18Th Dynasty Egyptian Jewelry Essay Sample
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18Th Dynasty Egyptian Jewelry Essay Sample
Jewelry has an essential part in the daily and after-life of the peoples of ancient Egypt. Aside from man’s inherent fascination to beautiful objects, Egyptians esteemed it for their idea of its spiritual and supernatural attributes. More than just pieces of ornamentation, jewelries were worn especially by the nobilities and men of key positions, more for their supposed supernatural powers rather than their economic value. Because of its influence and affluence, Egypt easily forged a large amount of collection, of exquisite quality, almost unequaled by any past civilizations. This paper primary delves into the identification of the materials used, their subsequent symbols and meanings surrounding each object held sacred by the early Egyptians, as well as their religious beliefs that provides better understanding of Egyptian use of jewelries.
18TH DYNASTY EGYPTIAN JEWELRY
Early men adorned themselves with pebbles, shells, berries, and feathers. Through the years, this has developed into more elaborate and expensive items —- of what is now referred to as jewelry. Jewelry is made in a great variety of types and from many different kinds of materials. Precious jewelry is made of the rarest and most beautiful metals and gemstones. It is valued both for materials employed as well as its craftsmanship.nEgypt is considered as one of the richest storehouse of the ancient world’s finest pieces of jewelry, preserved in tombs by Egypt’s nobility. It has attracted both scholars and marauders alike. Despite surviving centuries of robberies, the pieces of treasures left reveal the sophistication and splendor of an ancient past.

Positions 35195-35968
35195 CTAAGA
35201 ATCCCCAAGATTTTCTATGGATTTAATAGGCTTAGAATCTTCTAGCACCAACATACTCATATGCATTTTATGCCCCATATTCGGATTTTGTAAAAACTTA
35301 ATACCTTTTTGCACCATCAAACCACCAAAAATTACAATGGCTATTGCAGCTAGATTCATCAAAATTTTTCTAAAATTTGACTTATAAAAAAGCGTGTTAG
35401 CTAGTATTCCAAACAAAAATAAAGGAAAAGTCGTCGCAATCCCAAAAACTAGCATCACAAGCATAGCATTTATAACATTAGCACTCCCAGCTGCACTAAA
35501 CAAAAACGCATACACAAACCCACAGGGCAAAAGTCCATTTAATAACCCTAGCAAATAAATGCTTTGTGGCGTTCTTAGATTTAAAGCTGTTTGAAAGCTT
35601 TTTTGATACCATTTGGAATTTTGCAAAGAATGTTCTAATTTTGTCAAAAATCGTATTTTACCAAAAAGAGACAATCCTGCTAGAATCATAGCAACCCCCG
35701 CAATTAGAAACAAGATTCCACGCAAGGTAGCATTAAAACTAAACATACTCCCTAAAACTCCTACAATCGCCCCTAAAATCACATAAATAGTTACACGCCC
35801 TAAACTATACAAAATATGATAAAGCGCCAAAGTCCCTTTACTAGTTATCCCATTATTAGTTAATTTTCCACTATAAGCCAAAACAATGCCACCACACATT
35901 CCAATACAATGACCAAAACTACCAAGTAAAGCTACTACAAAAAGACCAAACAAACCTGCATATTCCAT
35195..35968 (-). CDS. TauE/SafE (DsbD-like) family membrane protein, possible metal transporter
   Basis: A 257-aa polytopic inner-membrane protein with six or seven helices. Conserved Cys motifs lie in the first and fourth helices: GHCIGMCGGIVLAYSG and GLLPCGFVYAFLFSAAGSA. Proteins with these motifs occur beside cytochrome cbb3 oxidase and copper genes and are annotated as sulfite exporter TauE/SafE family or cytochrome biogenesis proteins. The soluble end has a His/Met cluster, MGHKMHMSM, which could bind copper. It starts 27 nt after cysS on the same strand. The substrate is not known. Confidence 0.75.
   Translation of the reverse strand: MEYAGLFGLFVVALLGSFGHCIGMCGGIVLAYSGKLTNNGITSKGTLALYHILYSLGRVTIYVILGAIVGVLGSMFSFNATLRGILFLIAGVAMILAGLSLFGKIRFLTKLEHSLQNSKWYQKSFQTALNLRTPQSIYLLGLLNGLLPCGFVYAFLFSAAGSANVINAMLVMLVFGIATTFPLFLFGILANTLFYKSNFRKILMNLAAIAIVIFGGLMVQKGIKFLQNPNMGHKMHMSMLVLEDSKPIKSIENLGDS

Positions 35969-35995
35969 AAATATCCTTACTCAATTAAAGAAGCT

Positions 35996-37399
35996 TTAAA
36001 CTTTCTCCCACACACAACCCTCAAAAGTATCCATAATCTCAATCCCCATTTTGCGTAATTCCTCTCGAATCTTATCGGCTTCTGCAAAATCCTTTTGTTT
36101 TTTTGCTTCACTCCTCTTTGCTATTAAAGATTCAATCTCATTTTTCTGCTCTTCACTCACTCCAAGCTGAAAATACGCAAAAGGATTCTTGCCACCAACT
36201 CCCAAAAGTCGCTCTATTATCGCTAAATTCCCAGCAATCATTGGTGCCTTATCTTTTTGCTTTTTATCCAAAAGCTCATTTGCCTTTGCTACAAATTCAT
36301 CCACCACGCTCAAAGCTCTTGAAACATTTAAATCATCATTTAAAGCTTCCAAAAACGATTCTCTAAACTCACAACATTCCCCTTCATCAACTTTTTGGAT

II. Egyptian Jewelry
Traditionally jewelry has been a sign of social rank and a symbol, often of luck or good fortune. During pagan times, jewelry was often buried with the dead — the Egyptian tomb of King Tutankhamen (18th Dynasty 1567-1320) yielded a rich treasure of jewelry when it was opened (“Jewelry”). The sensational discovery of this tomb, revealed the fabulous treasures that accompanied an Egyptian sovereign, both during his life and after death, as well as the high degree of mastery attained by Egyptian goldsmiths. This treasure, now in the Egyptian Museum, represents the biggest collection of gold and jewelry in the world. The Pharaoh’s sarcophagus was made of entirely of gold and the mummy was covered with large quantity of jewels. More jewels were found in cases and boxes in the other rooms of the tomb. The diadems, necklaces, pectorals, amulets, pendants, bracelets, earring, and rings are of superb quality and of a high degree of refinement rarely surpassed or even equaled in the history of jewelry.
The ornaments in Tutankhamen’s tomb are typical of all Egyptian jewelry. The perpetuation of iconographic and chromatic principles gave the jewelry of ancient Egypt — which long remained uncontaminated in spite of contact with other civilizations — a magnificent, solid homogeneity, infused and enriched by magical religious beliefs. Ornamentation is composed largely of symbols that have a precise name and meaning, with a form of expression that is closely linked to the symbology of hieroglyphic writing. The scarab, lotus flower, Isis knot, Horus eye, falcon, serpent, vulture, and sphinx are all motif symbols tied up with such religious cults as the cult of the pharaohs and the god and the cult of the dead. In Egyptian jewelry the use of gold is predominant, and it is generally complimented by the use of the three colors of cornelian, turquoise, and lais lazuli or of vitreous pasts imitating them.